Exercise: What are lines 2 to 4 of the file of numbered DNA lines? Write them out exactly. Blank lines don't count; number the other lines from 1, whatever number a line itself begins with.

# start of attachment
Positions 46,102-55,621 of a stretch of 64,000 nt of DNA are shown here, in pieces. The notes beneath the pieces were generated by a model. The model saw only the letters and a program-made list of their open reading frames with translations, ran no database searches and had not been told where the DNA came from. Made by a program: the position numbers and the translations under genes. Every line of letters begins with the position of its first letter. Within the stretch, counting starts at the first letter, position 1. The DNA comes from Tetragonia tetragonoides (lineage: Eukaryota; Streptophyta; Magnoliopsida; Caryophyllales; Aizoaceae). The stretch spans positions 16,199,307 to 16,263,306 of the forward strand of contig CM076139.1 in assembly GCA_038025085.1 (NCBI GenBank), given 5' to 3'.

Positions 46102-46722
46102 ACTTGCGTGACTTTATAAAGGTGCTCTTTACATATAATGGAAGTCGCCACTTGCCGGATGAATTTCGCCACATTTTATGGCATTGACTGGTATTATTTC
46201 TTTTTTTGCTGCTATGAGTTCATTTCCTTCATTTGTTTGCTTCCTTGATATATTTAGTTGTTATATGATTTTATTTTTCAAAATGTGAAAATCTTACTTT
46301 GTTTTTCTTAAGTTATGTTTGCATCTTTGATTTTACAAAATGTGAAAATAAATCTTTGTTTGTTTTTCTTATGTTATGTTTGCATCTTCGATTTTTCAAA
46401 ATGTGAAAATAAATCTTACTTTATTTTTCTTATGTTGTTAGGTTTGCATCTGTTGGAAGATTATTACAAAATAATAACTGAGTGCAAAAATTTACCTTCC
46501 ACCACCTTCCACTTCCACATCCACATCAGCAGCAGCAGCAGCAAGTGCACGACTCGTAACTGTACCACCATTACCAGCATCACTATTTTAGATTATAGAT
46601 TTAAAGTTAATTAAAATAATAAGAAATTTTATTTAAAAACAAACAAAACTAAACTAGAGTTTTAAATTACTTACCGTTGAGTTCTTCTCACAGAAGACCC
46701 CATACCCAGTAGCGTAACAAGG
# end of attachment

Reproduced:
Positions 46102-46722
46102 ACTTGCGTGACTTTATAAAGGTGCTCTTTACATATAATGGAAGTCGCCACTTGCCGGATGAATTTCGCCACATTTTATGGCATTGACTGGTATTATTTC
46201 TTTTTTTGCTGCTATGAGTTCATTTCCTTCATTTGTTTGCTTCCTTGATATATTTAGTTGTTATATGATTTTATTTTTCAAAATGTGAAAATCTTACTTT